BC is giving up 99.5 rushing yards per game, but I'd warn you to check their schedule before calling that a good stat. Their leading tackler is linebacker Ricky Brown with 35. Another man to watch is DT Tim Bulman, with 7 of the team's 34 TFL. This is a quick team, so ND will have to look to the misdirection and good blocking - just not on third and short.

BC Pass Offense vs. ND Pass Defense

His last name isn't Hasselbeck, but Paul Peterson is still a rather efficient passer. Peterson is averaging 233.7 (two thirty three point seven! hoo hoo!) with 10 TDs and 6 interceptions. Like Brady Quinn, Peterson likes to spread the ball around. He has hit 14 different receivers, and he's not afraid to throw it to his backs. The leading receiver is wideout Grant Adams, with 27 catches and 67.7 yards per. Right behind Adams are #2 receiver Joel Hazard and... fullback Mark Palmer. Hazard and Palmer have caught 35 balls between the two, and are both averaging about 29 yards per game. Throw in no less than five more guys averaging more than 20 yards per game, and this is a very balanced attack.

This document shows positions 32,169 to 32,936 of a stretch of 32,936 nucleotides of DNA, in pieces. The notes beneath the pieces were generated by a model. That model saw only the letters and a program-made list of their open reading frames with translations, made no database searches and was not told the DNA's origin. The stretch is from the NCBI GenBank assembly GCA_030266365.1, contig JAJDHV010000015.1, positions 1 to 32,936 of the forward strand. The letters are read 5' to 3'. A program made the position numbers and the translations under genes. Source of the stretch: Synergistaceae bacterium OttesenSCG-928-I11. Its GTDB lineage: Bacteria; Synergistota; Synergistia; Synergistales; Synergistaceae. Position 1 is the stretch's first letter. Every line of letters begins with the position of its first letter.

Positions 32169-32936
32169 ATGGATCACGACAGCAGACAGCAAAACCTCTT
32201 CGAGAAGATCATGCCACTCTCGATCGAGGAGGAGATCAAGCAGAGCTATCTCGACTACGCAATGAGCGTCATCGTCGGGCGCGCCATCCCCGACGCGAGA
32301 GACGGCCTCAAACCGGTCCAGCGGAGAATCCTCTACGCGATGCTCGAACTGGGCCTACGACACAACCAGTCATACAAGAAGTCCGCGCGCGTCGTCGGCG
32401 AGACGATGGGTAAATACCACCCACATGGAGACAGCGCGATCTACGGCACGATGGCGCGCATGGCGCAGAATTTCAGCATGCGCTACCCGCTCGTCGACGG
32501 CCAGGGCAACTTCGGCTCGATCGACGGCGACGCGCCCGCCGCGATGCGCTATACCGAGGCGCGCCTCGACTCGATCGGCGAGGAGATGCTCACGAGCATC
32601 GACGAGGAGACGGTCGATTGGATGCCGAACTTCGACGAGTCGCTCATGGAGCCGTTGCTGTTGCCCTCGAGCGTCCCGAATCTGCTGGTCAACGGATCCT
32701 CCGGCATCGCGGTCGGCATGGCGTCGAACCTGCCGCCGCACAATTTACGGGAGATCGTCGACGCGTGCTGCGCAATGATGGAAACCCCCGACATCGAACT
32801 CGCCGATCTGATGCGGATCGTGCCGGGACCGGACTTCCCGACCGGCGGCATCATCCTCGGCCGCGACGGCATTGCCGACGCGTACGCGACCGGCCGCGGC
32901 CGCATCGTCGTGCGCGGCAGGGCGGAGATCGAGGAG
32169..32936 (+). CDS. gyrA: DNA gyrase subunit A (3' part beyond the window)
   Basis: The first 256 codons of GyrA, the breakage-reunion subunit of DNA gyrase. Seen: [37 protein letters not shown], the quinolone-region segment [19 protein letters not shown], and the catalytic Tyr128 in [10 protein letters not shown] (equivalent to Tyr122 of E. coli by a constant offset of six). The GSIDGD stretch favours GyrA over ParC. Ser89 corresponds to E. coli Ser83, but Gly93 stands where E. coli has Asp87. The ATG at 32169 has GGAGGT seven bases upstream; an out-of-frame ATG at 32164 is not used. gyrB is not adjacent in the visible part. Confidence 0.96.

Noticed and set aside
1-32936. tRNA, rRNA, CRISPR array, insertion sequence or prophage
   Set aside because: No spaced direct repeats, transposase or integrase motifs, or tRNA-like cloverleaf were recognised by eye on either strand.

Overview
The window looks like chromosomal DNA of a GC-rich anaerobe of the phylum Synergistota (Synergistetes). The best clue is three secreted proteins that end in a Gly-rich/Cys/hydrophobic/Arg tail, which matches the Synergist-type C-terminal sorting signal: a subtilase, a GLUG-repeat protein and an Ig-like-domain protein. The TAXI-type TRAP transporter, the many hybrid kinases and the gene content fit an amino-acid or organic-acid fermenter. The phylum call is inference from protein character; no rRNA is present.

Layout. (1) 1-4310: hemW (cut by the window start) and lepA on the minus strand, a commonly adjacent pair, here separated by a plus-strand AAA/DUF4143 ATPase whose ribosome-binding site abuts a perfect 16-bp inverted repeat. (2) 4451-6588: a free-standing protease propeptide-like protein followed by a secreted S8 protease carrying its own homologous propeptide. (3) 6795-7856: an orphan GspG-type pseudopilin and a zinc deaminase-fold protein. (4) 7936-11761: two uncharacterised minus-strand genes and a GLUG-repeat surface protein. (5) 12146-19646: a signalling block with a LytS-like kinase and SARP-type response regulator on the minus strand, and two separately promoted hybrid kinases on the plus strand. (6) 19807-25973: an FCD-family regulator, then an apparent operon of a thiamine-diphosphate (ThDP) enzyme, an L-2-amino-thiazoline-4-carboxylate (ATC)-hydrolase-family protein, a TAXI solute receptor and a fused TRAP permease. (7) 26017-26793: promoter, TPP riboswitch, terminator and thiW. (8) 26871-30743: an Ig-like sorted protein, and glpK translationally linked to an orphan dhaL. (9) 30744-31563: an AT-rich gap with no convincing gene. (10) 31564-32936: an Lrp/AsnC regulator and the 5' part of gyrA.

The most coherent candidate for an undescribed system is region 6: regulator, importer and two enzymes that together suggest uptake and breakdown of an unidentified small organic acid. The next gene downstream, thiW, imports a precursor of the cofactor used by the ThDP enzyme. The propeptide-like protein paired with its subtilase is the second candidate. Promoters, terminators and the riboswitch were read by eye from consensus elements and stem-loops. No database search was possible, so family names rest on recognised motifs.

Against a balanced attack, Notre Dame's D will have to be good from top to bottom. As mentioned above BC has given up only 7 sacks this year, but Justin Tuck will look to change this. ND's top 4 linebackers have combined for 8 sacks. If they're playing agressively against the run, they can get into the backfield and get to the quarterback. However, you'll probably also have to see them in coverage as well. I have a feeling our linebackers are athletic enough to cover their fullback and tight ends, but it will be the running backs they'll have to look out for. The defensive backs will have to play as a unit in this one, and that could come down to coaching and playcalling. Adams isn't a superstar, but even if you shut him down, there are plenty of other places to go. The entire ND 11 will have to give it their all on every play to prevent giving up the big play to the Eagles.